He was highly respected by trade unions and employers, which he had to deal with in very difficult times. Gene Fitz worked night and day for the people of the country and justified the faith given to him through massive votes in so many elections. It is worth recording that Gene’s budget, delivered in January 1981, was at the height of a world recession but he still managed to increase long-term welfare payments by 25% and unemployment benefits by 20%. They were times of tough inflation and of chasing a spiral. It was hard for a Minister for Finance to try to get resources to chase that spiral.

At the core of Gene Fitz’s politics was real humanity and concern for the most vulnerable in society, to whom he bravely gave. Gene put a shoulder to the national wheel at a time when it would have been easier to opt out. That was because he was a doer and not one to snipe on the sidelines. He knew it would be a tough job to build up the economy and he was brave enough to roll up his sleeves and get stuck into the work.

I remember those times well, when I was at the Cabinet table as Government Whip, and I knew the difficulties and problems he had to deal with. He was a colleague who successive Fianna Fáil Taoisigh knew could be relied on to carry out his duties with the minimum of fuss and maximum dedication. Gene was a great source of counsel over the years, especially as I followed many of his tracks. I was Minister for Labour and Minister for Finance and Gene was in those positions before me. He was always available either to listen to the problems we were facing or to give wise words. He was very kind in doing so.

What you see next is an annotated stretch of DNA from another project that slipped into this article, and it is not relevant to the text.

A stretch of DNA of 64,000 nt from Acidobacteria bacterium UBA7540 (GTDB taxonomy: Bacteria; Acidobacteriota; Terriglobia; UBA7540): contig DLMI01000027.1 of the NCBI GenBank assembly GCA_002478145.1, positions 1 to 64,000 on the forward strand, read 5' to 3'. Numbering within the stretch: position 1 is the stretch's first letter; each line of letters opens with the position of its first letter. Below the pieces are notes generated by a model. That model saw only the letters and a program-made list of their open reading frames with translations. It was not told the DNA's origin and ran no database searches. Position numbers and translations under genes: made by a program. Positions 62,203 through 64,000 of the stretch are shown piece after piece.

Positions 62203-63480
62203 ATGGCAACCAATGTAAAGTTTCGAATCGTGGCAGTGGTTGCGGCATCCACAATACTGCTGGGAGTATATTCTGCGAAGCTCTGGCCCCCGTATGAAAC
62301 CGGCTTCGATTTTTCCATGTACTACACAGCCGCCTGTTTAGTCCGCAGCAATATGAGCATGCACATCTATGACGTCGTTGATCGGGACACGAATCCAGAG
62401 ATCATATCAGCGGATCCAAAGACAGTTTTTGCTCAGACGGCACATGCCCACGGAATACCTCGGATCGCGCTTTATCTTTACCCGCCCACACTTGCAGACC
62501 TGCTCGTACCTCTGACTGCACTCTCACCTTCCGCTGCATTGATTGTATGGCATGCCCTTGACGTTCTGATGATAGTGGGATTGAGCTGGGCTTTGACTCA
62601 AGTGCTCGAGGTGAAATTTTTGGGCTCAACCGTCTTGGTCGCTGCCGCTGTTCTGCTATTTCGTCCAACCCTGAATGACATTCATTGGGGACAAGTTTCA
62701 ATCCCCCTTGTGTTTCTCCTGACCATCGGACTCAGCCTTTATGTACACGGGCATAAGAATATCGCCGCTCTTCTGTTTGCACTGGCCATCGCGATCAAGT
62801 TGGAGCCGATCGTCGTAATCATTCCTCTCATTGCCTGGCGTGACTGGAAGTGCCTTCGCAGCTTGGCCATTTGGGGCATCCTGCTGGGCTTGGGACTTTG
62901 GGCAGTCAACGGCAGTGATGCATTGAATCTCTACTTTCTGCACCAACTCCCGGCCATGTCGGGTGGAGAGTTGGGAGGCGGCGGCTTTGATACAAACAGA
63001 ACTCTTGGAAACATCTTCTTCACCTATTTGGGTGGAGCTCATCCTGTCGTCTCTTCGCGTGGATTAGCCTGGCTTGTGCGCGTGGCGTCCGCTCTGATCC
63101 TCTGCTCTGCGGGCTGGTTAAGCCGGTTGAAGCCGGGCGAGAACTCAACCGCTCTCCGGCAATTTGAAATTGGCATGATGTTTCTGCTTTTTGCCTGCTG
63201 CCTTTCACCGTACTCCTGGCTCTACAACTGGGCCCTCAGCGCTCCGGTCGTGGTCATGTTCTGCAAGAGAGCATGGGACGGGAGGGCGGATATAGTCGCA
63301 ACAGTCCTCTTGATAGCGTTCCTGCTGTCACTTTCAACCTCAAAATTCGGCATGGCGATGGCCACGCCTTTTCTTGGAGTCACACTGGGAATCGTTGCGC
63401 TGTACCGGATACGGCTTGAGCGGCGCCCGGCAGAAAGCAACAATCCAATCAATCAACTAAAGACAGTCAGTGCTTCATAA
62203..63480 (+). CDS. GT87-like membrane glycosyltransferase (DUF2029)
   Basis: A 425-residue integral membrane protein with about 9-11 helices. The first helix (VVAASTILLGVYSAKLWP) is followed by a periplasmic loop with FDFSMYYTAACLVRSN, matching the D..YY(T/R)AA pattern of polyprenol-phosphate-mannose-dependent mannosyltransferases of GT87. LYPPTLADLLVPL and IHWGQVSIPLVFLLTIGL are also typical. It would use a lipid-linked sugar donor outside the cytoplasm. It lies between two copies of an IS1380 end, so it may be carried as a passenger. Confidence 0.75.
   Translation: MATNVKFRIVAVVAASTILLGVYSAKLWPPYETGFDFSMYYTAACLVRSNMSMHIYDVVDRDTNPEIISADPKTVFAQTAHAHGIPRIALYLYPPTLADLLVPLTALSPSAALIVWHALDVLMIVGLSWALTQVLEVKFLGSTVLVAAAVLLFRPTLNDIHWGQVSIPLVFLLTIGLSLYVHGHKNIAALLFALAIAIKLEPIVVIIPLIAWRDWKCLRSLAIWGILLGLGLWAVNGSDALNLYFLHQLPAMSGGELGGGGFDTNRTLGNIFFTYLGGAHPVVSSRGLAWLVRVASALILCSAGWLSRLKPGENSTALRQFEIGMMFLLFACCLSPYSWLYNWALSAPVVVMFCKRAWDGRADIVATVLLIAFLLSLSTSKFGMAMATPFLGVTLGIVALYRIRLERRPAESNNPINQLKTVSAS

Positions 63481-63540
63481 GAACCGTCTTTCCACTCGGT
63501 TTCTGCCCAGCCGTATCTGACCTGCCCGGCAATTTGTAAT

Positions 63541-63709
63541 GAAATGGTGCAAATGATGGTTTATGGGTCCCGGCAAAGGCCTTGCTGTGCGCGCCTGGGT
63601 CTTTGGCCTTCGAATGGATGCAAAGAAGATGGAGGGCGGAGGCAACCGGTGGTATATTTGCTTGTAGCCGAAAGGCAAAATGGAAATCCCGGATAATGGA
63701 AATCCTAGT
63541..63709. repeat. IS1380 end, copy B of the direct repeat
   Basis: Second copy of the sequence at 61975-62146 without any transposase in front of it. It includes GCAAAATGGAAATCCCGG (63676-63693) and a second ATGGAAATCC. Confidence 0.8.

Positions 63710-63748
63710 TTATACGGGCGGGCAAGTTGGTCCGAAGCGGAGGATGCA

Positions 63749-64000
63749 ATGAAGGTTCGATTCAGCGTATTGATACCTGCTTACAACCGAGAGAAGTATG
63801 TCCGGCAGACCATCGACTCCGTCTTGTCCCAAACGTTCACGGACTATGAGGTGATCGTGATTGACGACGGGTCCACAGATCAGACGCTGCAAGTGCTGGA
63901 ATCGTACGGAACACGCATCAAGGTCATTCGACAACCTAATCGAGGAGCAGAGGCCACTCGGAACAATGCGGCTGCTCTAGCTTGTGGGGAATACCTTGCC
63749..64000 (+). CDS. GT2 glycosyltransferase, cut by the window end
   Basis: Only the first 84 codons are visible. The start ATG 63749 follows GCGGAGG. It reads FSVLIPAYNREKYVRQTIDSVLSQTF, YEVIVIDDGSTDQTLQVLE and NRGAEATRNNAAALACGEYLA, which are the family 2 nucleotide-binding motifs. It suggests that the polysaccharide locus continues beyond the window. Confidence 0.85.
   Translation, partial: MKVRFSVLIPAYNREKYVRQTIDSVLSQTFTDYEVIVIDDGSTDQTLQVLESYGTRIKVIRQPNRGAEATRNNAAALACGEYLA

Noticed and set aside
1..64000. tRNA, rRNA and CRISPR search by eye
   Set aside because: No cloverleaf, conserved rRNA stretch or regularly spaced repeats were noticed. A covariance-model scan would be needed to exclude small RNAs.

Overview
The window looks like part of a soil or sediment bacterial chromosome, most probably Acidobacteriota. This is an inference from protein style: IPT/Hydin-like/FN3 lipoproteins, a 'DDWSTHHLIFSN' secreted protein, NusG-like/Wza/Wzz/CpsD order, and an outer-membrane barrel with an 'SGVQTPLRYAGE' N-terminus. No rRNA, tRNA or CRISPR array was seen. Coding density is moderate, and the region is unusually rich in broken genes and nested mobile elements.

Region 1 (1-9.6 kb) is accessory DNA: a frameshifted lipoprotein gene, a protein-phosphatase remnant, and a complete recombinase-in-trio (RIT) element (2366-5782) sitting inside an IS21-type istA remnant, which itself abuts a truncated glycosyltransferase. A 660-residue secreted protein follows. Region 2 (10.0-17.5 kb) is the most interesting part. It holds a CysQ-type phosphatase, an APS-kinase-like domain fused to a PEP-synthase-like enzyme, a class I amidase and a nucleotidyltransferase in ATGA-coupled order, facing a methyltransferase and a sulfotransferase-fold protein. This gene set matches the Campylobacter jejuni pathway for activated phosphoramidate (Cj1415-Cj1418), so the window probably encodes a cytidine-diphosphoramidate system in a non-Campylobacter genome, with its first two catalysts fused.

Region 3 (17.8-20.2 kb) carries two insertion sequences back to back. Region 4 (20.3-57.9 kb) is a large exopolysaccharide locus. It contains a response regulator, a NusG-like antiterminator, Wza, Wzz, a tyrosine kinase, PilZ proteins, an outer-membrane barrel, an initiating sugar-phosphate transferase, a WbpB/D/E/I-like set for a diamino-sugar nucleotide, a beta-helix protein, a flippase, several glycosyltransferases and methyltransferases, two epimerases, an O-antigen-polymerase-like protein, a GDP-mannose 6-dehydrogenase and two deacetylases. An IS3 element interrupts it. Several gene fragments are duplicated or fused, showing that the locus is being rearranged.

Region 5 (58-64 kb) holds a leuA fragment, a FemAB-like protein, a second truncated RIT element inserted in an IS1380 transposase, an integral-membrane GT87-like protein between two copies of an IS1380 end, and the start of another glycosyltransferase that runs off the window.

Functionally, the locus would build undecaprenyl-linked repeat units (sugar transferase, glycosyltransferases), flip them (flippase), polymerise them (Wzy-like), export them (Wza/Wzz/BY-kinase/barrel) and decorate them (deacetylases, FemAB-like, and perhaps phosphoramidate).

His role of Fianna Fáil honorary secretary was not in any way an honorary position. Gene was very active and served on many committees. Even when his health was not as good in recent years, he hated to miss a meeting. He felt it absolutely essential to get to meetings and if he could not get there he would ring several times to make sure he could get a member personally or he would send a long letter giving his views for the meeting. He took such matters very seriously right up to this past winter.

After his passing we have missed him very much in our national executive and party rooms. The House will also miss him because a large number of people would have known Gene. He continued to come to Dublin on various activities and in filling various board positions. He continued to have an interest in this House.

If a person ever wanted to find out how any of the matches went in Cork or Munster in the GAA, not alone could one get the result on a Monday or Tuesday but one would get the full report from Gene. Deputy Coveney knows I like to know what is happening in Tracton because we can not always get it in newspapers. Gene would always give me the report on the Tracton matches and what happened in the south-east leagues or in parts of the country from where my family hail.

We will miss him and I will miss his notes of encouragement. Not a week went by when I did not get a handwritten letter. We acknowledge his work in Europe. When he left us prior to Christmas, national politics lost one of its finest gentlemen, who loved this House, politics and the action and buzz in the place. He was a very committed politician with friends on all sides of the House, a fact of which he was very proud. We have lost one of our most noblest ever public representatives on these benches.

I thank Gene’s family for cherished memories of their husband, father, grandfather and brother. They have lost someone special to them and their loss is the greatest. We thank them [549] for having given Gene to Fianna Fáil and to national and European politics. He will long be remembered in these Houses and we are glad the family can be with us today. Ar dheis Dé go raibh a anam dílis.

  Deputy Enda Kenny: On behalf of the Fine Gael Party I offer sympathy and commiseration to Fianna Fáil on the loss of one of its stalwarts. To Noreen Fitzgerald, her children and family, as well as the extended family, I express our deepest sympathy on the loss of Gene, a husband, father, politician and friend.